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How freshly doth my mind recall,

'Mong the few days I've known with thee, One that, most buoyantly of all,

Floats in the wake of memory ;

When he, the poet, doubly graced,

In life, as in his perfect strain,
With that pure, mellowing power of Taste,

Without which Fancy shines in vain ;

Who in his page will leave behind,

Pregnant with genius though it be,
But half the treasures of a mind,

Where Sense o'er all holds mastery :

Friend of long years ! of friendship tried

Through many a bright and dark event; In doubts, my judge — in taste, my guide

In all, my stay and ornament !

He, too, was of our feast that day,

And all were guests of one, whose hand
Hath shed a new and deathless ray

Around the lyre of this great land;

. The lines that follow allude to a day passed in company with Mr. Crabbe, many years since, when a party, consisting only of Mr. Rogers, Mr. Crabbe, and the author of these verses, had the pleasure of dining with Mr. Thomas Campbell, at bis house at Sydenham.

In whose sea-odes as in those shells

Where Ocean's voice of majesty Seems still to sound – immortal dwells

Old Albion’s Spirit of the Sea.

Such was our host; and though, since then,

Slight clouds have ris’n ’twixt him and me, Who would not grasp such hand again,

Stretch'd forth again in amity ?

Who can, in this short life, afford

To let such mists a moment stay, When thus one frank, atoning word,

Like sunshine, melts them all away?

Bright was our board that day though one

Unworthy brother there bad place; As 'mong the horses of the Sun,

One was, they say, of earthly race.

Yet, next to Genius is the power

Of feeling where true Genius lies; And there was light around that hour

Such as, in memory, never dies ;

Light which comes o'er me, as I gaze,

Thou Relic of the Dead, on thee, Like all such dreams of vanish'd days,

Brightly, indeed - but mournfully!

TO CAROLINE, VISCOUNTESS VALLETORT.

WRITTEN AT LACOCK ABBEY, JANUARY, 1832.

WHEN I would sing thy beauty's light,
Such various forms, and all so bright,
I've seen thee, from thy childhood, wear,
I know not which to call most fair,
Nor ’mong the countless charms that spring
For ever round thee, which to sing.

When I would paint thee, as thou art,
Then all thou wert comes o'er my heart-
The graceful child, in beauty's dawn,
Within the nursery's shade withdrawn,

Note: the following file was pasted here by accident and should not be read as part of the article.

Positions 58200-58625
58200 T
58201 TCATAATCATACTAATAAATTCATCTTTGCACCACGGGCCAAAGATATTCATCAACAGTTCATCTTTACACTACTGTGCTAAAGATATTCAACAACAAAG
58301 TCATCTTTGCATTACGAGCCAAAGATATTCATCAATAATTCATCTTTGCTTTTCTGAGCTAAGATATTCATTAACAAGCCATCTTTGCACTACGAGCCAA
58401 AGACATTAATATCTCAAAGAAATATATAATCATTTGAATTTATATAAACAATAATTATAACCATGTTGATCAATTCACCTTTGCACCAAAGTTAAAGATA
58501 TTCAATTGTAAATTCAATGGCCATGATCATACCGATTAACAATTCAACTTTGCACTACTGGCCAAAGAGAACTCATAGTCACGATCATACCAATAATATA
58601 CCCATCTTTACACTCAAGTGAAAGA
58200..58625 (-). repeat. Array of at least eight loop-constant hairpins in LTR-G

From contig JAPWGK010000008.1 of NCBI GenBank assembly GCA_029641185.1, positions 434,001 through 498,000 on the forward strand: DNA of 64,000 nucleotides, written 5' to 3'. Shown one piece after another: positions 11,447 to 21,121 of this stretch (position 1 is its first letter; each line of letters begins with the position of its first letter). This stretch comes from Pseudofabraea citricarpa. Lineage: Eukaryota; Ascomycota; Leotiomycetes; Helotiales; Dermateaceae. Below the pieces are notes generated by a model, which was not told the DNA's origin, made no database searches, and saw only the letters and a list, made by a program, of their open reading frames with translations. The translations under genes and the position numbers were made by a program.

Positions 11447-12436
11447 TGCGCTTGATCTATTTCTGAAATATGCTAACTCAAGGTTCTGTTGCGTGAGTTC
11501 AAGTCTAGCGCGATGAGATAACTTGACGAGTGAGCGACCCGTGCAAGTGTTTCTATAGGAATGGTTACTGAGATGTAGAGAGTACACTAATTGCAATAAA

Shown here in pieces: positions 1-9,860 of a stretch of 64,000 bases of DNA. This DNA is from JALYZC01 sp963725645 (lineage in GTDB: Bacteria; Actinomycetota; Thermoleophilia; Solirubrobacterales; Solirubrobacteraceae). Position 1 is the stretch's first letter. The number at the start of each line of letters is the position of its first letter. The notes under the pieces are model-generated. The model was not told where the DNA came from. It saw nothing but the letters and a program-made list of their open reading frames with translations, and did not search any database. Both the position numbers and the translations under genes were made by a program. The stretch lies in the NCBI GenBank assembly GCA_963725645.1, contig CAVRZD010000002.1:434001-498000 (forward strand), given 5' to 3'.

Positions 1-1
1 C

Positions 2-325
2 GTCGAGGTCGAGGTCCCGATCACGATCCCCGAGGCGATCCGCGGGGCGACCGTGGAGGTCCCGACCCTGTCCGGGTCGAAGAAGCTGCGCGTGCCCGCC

Or peeping out like a young moon
Upon a world ’t will brighten soon.
Then next, in girlhood’s blushing hour,
As from thy own lov'd Abbey-tower
I've seen thee look, all radiant, down,
With smiles that to the hoary frown
Of centuries round thee lent a ray,
Chasing even Age's gloom away; -
Or, in the world's resplendent throng,
As I have mark’d thee glide along,
Among the crowds of fair and great
A spirit, pure and separate,

To which even Admiration's eye
Was fearful to approach too nigh ;-
A creature, circled by a spell
Within which nothing wrong could dwell;
And fresh and clear as from the source,
Holding through life her limpid course,
Like Arethusa through the sea,
Stealing in fountain purity.

Now, too, another change of light!
As noble bride, still meekly bright,
Thou bring'st thy Lord a dower above
All earthly price, pure woman's love;
And show'st what lustre Rank receives,
When with his proud Corinthian leaves
Her rose thus high-bred Beauty weaves.

Wonder not if, where all's so fair, To choose were more than bard can dare; Wonder not if, while every scene I've watch'd thee through so bright hath been, The' enamour'd Muse should, in her quest Of beauty, know not where to rest, But, dazzled, at thy feet thus fall, Hailing thee beautiful in all!

A SPECULATION.

Of all speculations the market holds forth,

The best that I know for a lover of pelf, Is to buy Marcus up, at the price he is worth, And then sell him at that which he sets on him

self.

TO MY MOTHER.

WRITTEN IN A POCKET BOOK, 1822.

THEY tell us of an Indian tree,

Which, howsoe'er the sun and sky
May tempt its boughs to wander free,

And shoot, and blossom, wide and high,
Far better loves to bend its arms

Downward again to that dear earth,
From which the life, that fills and warms

Its grateful being, first had birth.

'Tis thus, though woo'd by flattering friends,

And fed with fame (if fame it be)
This heart, my own dear mother, bends,

With love's true instinct, back to theo !

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